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LTPT and safe harbor plans


Belgarath

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Everyone's favorite subject...I just want to see if I'm understanding this correctly, with regard to safe harbor plans using Otherwise Excludable Employees exception.

So, in a safe harbor plan that does NOT use the OEE provision, LTPT employees can be excluded from all employer contributions, and the plan does not automatically lose its top heavy exemption, assuming only contributions made are deferrals and safe harbor match or nonelective. 

However, the loss of top heavy exemption remains in place if the safe harbor plan uses the OEE exclusion, even though LTPT employees are still permitted to be excluded from safe harbor and top heavy if the plan is top heavy.

Have I got that right? For some reason, I'm finding this very confusing.

 

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When you're referring to plans that use the OEE provision, do you mean plans that have different eligibility for deferrals and safe harbor? In general, the option to disaggregate otherwise excludable employees is a testing election that is made operationally - it is not a plan design specification.

A plan that has the same eligibility for deferrals and safe harbor, and makes no other contributions, is considered to not be a top heavy plan. A plan that has different eligibility for deferrals and safe harbor, or that makes other non-safe harbor contributions, loses this exemption.

The proposed regs say that basically, you ignore the LTPTEs entirely when you make this determination. So if everyone who is eligible for deferrals also gets safe harbor, except for the LTPTEs who are eligible for deferrals but get no safe harbor, then you still have a non-top-heavy plan. If there are some employees who met the plan's normal eligibility requirements (i.e. something less than 3 (or 2, starting in 2025) consecutive years of 500 hours of service) and those people are eligible to defer but not to receive safe harbor, then you lose your top heavy exemption.

It IS confusing. I had written a couple more paragraphs about this but deleted it, worried that I might make your confusion worse. I'm hopeful that IRS will improve the situation in the final LTPT regs.

Free advice is worth what you paid for it. Do not rely on the information provided in this post for any purpose, including (but not limited to): tax planning, compliance with ERISA or the IRC, investing or other forms of fortune-telling, bird identification, relationship advice, or spiritual guidance.

Corey B. Zeller, MSEA, CPC, QPA, QKA
Preferred Pension Planning Corp.
corey@pppc.co

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9 minutes ago, C. B. Zeller said:

When you're referring to plans that use the OEE provision, do you mean plans that have different eligibility for deferrals and safe harbor? In general, the option to disaggregate otherwise excludable employees is a testing election that is made operationally - it is not a plan design specification.

I was actually referring to a plan that specifies, say, 3 month eligibility for deferrals, and 1 YOS for safe harbor. Probably should have worded it better! Such a plan loses its automatic TH exemption, right?

10 minutes ago, C. B. Zeller said:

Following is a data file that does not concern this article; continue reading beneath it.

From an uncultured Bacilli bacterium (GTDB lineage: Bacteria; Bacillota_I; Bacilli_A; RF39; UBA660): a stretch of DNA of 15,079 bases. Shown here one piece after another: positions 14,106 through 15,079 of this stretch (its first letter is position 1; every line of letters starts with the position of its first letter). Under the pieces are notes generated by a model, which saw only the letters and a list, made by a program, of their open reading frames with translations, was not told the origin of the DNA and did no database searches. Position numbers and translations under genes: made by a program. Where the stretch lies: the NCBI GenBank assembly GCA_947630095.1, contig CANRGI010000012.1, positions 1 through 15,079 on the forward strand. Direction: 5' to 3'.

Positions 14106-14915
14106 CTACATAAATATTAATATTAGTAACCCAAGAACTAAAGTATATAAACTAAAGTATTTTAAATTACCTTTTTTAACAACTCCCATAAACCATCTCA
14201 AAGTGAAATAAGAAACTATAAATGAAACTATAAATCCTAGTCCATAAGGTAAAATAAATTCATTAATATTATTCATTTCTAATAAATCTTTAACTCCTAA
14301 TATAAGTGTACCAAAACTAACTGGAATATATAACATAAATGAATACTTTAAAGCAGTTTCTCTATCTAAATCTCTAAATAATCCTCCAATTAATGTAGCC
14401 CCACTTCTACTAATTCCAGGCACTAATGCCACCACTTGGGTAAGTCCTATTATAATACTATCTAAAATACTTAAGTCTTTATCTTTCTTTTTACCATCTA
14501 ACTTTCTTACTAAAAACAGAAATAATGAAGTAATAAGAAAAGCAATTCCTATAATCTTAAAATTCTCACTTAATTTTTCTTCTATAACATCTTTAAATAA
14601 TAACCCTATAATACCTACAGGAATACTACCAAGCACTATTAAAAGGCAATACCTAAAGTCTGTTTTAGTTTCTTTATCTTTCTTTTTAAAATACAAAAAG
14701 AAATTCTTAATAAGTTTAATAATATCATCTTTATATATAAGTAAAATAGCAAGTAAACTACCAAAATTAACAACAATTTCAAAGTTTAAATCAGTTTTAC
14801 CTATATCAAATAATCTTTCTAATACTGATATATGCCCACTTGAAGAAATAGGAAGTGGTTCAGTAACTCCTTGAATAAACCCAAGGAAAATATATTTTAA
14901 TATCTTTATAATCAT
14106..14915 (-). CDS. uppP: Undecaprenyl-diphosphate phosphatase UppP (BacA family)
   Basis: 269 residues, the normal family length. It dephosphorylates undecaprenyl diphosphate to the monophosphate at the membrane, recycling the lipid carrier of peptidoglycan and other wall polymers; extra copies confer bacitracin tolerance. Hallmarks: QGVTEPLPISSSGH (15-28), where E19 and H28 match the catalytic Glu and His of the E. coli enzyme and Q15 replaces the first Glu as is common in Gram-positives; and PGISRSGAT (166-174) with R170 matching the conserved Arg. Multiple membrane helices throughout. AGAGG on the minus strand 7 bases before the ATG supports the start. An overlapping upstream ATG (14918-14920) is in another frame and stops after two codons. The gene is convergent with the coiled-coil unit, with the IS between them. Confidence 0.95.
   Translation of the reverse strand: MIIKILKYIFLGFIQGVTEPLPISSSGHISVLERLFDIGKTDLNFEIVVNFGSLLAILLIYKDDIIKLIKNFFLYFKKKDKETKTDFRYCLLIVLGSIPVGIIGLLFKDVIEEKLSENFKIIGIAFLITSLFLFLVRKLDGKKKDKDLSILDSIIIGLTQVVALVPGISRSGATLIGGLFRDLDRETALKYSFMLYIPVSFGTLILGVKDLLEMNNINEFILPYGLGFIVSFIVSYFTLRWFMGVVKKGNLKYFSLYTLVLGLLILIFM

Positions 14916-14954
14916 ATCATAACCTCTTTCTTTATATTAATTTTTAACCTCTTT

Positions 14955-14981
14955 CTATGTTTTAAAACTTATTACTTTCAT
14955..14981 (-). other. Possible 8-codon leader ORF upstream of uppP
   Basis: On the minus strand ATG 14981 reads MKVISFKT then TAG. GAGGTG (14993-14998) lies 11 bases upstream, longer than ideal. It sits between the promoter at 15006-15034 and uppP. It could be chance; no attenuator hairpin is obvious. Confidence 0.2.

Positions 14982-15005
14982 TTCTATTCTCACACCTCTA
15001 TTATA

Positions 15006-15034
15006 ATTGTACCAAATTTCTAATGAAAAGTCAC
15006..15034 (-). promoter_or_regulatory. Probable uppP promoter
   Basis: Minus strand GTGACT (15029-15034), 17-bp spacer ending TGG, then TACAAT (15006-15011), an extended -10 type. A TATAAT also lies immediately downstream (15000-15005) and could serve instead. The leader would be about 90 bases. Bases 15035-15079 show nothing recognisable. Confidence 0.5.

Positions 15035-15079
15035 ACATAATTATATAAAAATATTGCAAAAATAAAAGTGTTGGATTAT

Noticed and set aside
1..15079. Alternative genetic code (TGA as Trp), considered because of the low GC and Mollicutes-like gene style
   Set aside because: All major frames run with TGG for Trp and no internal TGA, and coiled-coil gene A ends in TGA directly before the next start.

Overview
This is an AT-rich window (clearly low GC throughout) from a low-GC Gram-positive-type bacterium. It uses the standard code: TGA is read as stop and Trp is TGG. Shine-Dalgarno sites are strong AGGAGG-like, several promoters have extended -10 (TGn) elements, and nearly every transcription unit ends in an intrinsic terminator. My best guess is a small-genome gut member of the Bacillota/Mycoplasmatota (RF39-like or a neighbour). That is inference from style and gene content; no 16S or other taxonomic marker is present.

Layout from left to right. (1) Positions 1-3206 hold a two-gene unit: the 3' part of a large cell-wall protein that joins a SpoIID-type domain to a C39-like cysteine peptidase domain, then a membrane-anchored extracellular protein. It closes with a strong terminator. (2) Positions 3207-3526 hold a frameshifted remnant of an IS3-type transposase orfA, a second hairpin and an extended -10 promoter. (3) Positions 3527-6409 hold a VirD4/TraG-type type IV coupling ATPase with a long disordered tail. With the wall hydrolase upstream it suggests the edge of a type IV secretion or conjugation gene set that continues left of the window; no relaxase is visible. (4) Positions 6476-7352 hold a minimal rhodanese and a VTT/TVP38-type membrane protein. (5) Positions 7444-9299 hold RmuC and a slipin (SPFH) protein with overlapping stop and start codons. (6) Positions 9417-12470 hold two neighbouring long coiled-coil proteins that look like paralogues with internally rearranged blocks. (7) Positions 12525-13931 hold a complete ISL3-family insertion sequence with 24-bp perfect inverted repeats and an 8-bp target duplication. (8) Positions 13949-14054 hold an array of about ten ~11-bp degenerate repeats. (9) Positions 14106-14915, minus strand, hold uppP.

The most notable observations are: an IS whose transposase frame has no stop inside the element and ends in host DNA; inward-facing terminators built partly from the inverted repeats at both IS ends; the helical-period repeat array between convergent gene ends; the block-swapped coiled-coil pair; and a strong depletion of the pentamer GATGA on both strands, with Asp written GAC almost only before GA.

A plan that has the same eligibility for deferrals and safe harbor, and makes no other contributions, is considered to not be a safe harbor plan. A plan that has different eligibility for deferrals and safe harbor, or that makes other non-safe harbor contributions, loses this exemption.

I assume your word "not" is a typo?

 

12 minutes ago, C. B. Zeller said:

The proposed regs say that basically, you ignore the LTPTEs entirely when you make this determination. So if everyone who is eligible for deferrals also gets safe harbor, except for the LTPTEs who are eligible for deferrals but get no safe harbor, then you still have a non-top-heavy plan. If there are some employees who met the plan's normal eligibility requirements (i.e. something less than 3 (or 2, starting in 2025) consecutive years of 500 hours of service) and those people are eligible to defer but not to receive safe harbor, then you lose your top heavy exemption.

Ok, this is what I was thinking. 

Thank you for your response!!

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2 minutes ago, Belgarath said:

I assume your word "not" is a typo?

Sorry, I meant NOT a top heavy plan. I've edited the original post.

Free advice is worth what you paid for it. Do not rely on the information provided in this post for any purpose, including (but not limited to): tax planning, compliance with ERISA or the IRC, investing or other forms of fortune-telling, bird identification, relationship advice, or spiritual guidance.

Corey B. Zeller, MSEA, CPC, QPA, QKA
Preferred Pension Planning Corp.
corey@pppc.co

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4 minutes ago, Belgarath said:

I was actually referring to a plan that specifies, say, 3 month eligibility for deferrals, and 1 YOS for safe harbor. Probably should have worded it better! Such a plan loses its automatic TH exemption, right?

Yes, this was the IRS's holding in rev. rul. 2004-13.

Free advice is worth what you paid for it. Do not rely on the information provided in this post for any purpose, including (but not limited to): tax planning, compliance with ERISA or the IRC, investing or other forms of fortune-telling, bird identification, relationship advice, or spiritual guidance.

Corey B. Zeller, MSEA, CPC, QPA, QKA
Preferred Pension Planning Corp.
corey@pppc.co

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